Flash forward, June Rowlands Market is still one of my favourite places to perform. I've learned so much playing at that market. I learned to shake off any fears about performing in public, I've learned to escalate my professionalism even in relaxed environments, to construct a set list catered to your audience and engage crowds no matter the size. Markets remind me why I perform, why I write music. For the people who sit for a song or two, even though they have no idea who I am. For the regulars who comeback week after week to hear me play Tracy Chapman's Fast Car. For the people who are enthralled enough to buy an album. I am so excited to return to the June Rowlands Market this week and hope to see you all there.
From me, with love, to you,
So, I'm not sure who noticed but I got Twitter. I'm not fussed if nobody noticed, I wasn't stoked about the idea of getting Twitter, therefore didn't advertise it the way I likely should have, nor have I been as active as I could have. But I got Twitter, or I guess re-got Twitter.
Yes, once upon a time I had a Twitter account. When I was 14 I had a terribly cringey Twitter account which served one purpose: proof that adolescents should not be on social media. It was full of terrible jokes and pop culture references I didn't understand well enough to comment on. It made me uncomfortable and self-conscious of everything I said.
So, if I didn't really want Twitter, why did I get it? Social media platforms can be a lot to manage and I consistently complain about not having enough time in my day. If I'm being honest I felt a little obligated. Not because I'm delusional and think people need to hear my thoughts. My inner thoughts are pretty mundane and consist primarily of random trains of thought that my sisters have to endure. But I felt that as an aspiring artist, I needed to make sure I was using all my outlets to reach as many people as possible. So I got Twitter.
But turns out, I still hate Twitter.
There are two main reasons. The first being I'm not "Twitter funny". Keeping up with trends on Twitter is insanely difficult, within the hour the world has shifted its attention to a new topic of conversation and if you didn't get your 280 characters down in that time, you're old news. Trends on Instagram or even Facebook for that matter last at least a day or two, whereas Twitter's constant updates mean even when you're ahead of the game, you're behind. And frankly I'm not that funny in the way Twitter wants you to be. I'm not the short, witty, funny that fits into a sentence or two. I mean, don't get me wrong, I've made people laugh before and if I really try I can tell a funny story. But when you think "Victoria", "funny" is not a defining attribute and I'm okay with that, that's why I'm in music and not comedy. So, 1/2 the people on Twitter looking for a laugh, won't necessarily be hunting for my account.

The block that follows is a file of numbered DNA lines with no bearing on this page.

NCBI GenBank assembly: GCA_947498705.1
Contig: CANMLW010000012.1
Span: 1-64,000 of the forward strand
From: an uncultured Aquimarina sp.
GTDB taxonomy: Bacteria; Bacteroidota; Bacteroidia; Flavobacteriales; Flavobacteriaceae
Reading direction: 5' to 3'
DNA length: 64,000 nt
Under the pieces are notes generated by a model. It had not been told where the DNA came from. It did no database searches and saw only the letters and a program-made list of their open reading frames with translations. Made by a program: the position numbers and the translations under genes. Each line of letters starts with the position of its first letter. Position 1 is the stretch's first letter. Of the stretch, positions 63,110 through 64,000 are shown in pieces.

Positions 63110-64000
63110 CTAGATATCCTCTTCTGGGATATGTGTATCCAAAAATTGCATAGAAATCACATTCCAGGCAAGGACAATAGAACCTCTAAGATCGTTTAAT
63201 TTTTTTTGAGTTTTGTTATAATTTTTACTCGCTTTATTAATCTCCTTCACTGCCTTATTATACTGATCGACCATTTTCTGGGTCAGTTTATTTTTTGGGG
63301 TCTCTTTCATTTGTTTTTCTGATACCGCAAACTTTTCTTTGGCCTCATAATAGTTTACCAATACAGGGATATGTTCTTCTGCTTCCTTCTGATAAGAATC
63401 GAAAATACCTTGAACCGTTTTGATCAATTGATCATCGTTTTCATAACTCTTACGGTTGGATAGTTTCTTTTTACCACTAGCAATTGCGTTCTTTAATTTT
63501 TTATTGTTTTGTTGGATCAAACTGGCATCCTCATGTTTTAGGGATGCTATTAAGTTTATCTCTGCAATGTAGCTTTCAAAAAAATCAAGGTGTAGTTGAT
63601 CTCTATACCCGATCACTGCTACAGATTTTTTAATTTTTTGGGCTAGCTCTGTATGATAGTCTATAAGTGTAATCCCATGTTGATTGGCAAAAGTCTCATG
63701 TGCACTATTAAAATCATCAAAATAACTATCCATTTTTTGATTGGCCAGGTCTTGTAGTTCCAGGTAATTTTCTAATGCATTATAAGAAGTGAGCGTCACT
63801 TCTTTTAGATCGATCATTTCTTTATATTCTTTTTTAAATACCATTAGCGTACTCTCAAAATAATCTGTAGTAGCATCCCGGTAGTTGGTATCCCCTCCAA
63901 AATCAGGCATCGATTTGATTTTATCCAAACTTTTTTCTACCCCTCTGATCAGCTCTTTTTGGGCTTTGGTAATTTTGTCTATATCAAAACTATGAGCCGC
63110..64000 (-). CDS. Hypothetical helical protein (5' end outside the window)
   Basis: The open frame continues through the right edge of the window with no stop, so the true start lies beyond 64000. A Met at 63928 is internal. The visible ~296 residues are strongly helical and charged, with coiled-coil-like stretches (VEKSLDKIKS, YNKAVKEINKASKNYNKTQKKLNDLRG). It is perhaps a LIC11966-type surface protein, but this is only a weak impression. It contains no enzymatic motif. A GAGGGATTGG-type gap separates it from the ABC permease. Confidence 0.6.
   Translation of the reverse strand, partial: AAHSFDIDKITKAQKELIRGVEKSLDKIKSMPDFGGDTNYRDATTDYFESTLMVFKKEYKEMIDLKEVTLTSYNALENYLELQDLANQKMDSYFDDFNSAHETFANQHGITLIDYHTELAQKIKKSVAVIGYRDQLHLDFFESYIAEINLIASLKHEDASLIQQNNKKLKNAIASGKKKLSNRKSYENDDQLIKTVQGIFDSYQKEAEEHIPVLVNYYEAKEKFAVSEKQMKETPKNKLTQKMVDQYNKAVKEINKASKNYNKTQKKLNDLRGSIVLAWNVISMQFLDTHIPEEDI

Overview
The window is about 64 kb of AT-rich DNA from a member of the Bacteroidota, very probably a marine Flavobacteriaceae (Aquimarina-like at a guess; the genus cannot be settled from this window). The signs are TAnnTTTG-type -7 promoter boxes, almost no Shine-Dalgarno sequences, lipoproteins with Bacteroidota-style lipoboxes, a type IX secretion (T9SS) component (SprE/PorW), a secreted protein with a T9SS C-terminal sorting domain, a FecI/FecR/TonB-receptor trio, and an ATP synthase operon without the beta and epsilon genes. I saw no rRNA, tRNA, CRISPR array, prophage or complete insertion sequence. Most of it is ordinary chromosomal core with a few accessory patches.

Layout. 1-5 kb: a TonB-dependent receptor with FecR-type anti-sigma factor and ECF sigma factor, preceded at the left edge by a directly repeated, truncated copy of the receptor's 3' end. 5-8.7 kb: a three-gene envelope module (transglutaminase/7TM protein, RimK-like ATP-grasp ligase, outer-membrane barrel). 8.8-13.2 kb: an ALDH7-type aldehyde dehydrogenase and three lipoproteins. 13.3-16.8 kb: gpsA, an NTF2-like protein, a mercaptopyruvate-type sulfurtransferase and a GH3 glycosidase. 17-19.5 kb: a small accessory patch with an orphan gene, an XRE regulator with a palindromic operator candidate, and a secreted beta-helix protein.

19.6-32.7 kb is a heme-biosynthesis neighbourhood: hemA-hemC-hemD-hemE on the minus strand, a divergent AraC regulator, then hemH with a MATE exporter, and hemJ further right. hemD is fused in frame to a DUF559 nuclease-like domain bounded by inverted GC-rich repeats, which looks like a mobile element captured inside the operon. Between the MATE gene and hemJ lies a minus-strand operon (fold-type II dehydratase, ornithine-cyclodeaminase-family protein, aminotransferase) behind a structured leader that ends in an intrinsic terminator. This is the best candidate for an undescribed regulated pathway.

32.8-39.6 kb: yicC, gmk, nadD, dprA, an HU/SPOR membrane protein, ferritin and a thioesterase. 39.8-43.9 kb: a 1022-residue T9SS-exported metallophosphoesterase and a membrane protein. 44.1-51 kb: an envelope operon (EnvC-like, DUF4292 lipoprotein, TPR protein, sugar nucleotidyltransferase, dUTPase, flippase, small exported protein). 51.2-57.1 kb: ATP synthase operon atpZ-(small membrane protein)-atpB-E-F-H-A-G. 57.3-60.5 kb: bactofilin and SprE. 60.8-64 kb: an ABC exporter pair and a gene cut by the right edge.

And the 2nd reason. If your not the 50% of the Twitter population looking for a laugh, you're looking at a political argument, a public shaming, or controversial issue. I'm going to speak very briefly on this, because my political opinion shouldn't matter to anyone. I'm not a politician and unless its in the comfort of friends or contextually fits into a discussion, there's no need for me to chime in. I mean I'll tag along in the social-media-political gossip if someone is doing something obviously wrong, like lighting babies on fire, but other than that I like to keep my (frankly) unimportant political opinions to myself.
And there are other tiny reasons I don't like Twitter; it feels vain thinking that my moment-to-moment thoughts are important enough to force other people to see, I don't feel like I have the time to keep up with it, and I'm just not that in-tune with how it works. Logically, you've all arrived at one conclusion:
"Victoria, just stop complaining and FUCKING DELETE TWITTER"
And to that I say: "I CAN'T".